Updated: Mar 13
The point of this blog it to provide a visual walkthrough of some of the major steps of how a new build, pine 'stick frame' hempcrete house goes together. It's not a definitive guide, but an indicative peek into what you might be in for if you undertake such a unique and rewarding build. If you want to read more about the science behind Hempcrete, have a look at my main Hempcrete page here
During my time in Europe I've ended up working on three Hempcrete builds for Graham Durrant of Hemp-lime Spray. Graham has been very kind in not only giving me a job, but also always really took the time to really teach me the building science behind the material. Clients for Hempcrete builds are a rather weird and wonderful bunch who have a passion for building and/or conservation and have generally done a bit of their own research on the benefits of natural building materials, vapor permeability, thermal mass, natural insulation and so on. The clients are a family with a small scale sawmill who are themselves are an interesting story, and I've written about them a little bit here.
Graham, my boss, normally rents an Airbnb for we workers near site, or offers a discount on the quote if the client provides a bit of food and a place to sleep. Both to which the family obliged in somewhat stunning fashion. I landed a treehouse, which is supported by a wonkily growing Ash tree under the joist line, replete with a gurgling torrent of a river, winding directly under the structure.
The Hemp House.
The frame itself does not look too dissimilar to a standard stick frame house. Here in Scotland, studs are called out as 6 x 2 or around 150mm x 45mm. In Australia standard 90mm x 45 studs are fine and actually work to benefit a hempcrete build. This is because as hempcrete surrounds the frame, you want as much 'meat' or expanse of hempcrete on each side - the wall mass to the inside of the wall and the wall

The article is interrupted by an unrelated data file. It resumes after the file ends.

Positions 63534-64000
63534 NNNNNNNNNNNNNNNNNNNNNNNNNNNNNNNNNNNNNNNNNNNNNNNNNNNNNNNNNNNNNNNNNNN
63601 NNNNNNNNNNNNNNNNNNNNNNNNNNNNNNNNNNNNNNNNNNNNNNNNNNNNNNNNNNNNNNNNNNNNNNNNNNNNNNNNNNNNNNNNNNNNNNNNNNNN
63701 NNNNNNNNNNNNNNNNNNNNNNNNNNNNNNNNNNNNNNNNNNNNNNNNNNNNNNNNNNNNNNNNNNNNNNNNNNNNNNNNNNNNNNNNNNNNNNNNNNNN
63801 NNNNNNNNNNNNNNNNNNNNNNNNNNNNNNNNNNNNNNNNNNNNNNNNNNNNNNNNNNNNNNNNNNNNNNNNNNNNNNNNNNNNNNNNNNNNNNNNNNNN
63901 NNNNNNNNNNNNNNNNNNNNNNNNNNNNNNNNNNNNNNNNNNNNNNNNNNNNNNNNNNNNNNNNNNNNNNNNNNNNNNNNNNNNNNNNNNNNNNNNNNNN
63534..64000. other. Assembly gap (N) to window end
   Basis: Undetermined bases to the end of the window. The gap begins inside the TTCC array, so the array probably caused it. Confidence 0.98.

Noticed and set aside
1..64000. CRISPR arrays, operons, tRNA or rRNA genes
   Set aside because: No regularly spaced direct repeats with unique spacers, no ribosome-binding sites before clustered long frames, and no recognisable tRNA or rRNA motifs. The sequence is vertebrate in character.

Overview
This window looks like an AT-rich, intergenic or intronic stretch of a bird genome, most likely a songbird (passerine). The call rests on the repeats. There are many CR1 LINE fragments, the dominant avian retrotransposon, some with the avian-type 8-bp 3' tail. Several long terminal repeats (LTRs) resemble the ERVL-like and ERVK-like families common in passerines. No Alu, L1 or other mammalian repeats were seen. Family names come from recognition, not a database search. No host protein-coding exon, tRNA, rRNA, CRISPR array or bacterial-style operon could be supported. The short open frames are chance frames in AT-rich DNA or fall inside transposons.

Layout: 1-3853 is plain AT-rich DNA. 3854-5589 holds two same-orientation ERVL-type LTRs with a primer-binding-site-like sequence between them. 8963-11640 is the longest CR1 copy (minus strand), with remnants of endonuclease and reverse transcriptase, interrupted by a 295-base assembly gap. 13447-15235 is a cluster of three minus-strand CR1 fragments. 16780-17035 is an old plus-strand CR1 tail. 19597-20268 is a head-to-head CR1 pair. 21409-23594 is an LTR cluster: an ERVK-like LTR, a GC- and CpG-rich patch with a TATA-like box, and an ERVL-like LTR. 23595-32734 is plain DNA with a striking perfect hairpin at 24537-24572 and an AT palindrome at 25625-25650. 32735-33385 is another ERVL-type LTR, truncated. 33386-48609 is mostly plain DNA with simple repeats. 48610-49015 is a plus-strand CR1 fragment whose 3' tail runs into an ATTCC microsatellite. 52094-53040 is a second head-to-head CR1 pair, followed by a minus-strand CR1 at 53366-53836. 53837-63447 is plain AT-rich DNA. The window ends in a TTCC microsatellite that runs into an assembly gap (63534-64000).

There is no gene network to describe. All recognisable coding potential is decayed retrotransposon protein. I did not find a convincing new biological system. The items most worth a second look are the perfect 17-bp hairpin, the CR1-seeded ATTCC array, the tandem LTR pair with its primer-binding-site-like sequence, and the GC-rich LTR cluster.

mass to the outside of the wall - of the stud, With the stud being in the centre. In other words, the more mass of hempcrete you have which is unbroken by timber studwork, the stronger the hempcrete is. Which is why you want the stud frame in dead center of the wall detail. You generally want more than 80mm of hempcrete on either side of the stud frame. Which is easy to achieve as most hempcrete wall thicknesses are called out between 250mm to 400mm.
The first placement of Hempcrete follows the perimeter of the house and sets the exact point where the walls start to grow, it should go without saying that this might be the most important placement of hempcrete in the whole build, as it will govern the position of everything. A few things are worth noting in Figure 2, where we have placed our first run. If you cast your eyes to where the cavity for the window lies, you have more hempcrete on the outside of the wall form. This is actually due to a miscommunication between the architect the client and the contractor. The architect was told that the absolute minimum hempcrete mass should be 70mm on a given side of the wall, which is what we've ended up with... We've been able to make it work and the house will stand tall regardless, still the sins of carpentry aren't forgotten easily by those who know. Second note; where you see the joint between two diagonal bracing timber members, you will also see black bitumen paint covering the gang nails. The lime element of hempcrete being alkaline provides many great benefits, it being a biocide, anti fungal, anti-rot and wood preserver it is also corrosive to steel. So any steel members, even galvanised, need to be protected. The third note is the glorious modular formwork system by geoplast. They can be configured into heaps of shapes and an be counted on to be really strong, straight and rigid. You can also go with some good plywood as these forms do come at a premium. When I start contracting in Australia, my system will be to keep some of these on hand for tricky or small areas and to use plywood for the bulk of the form area.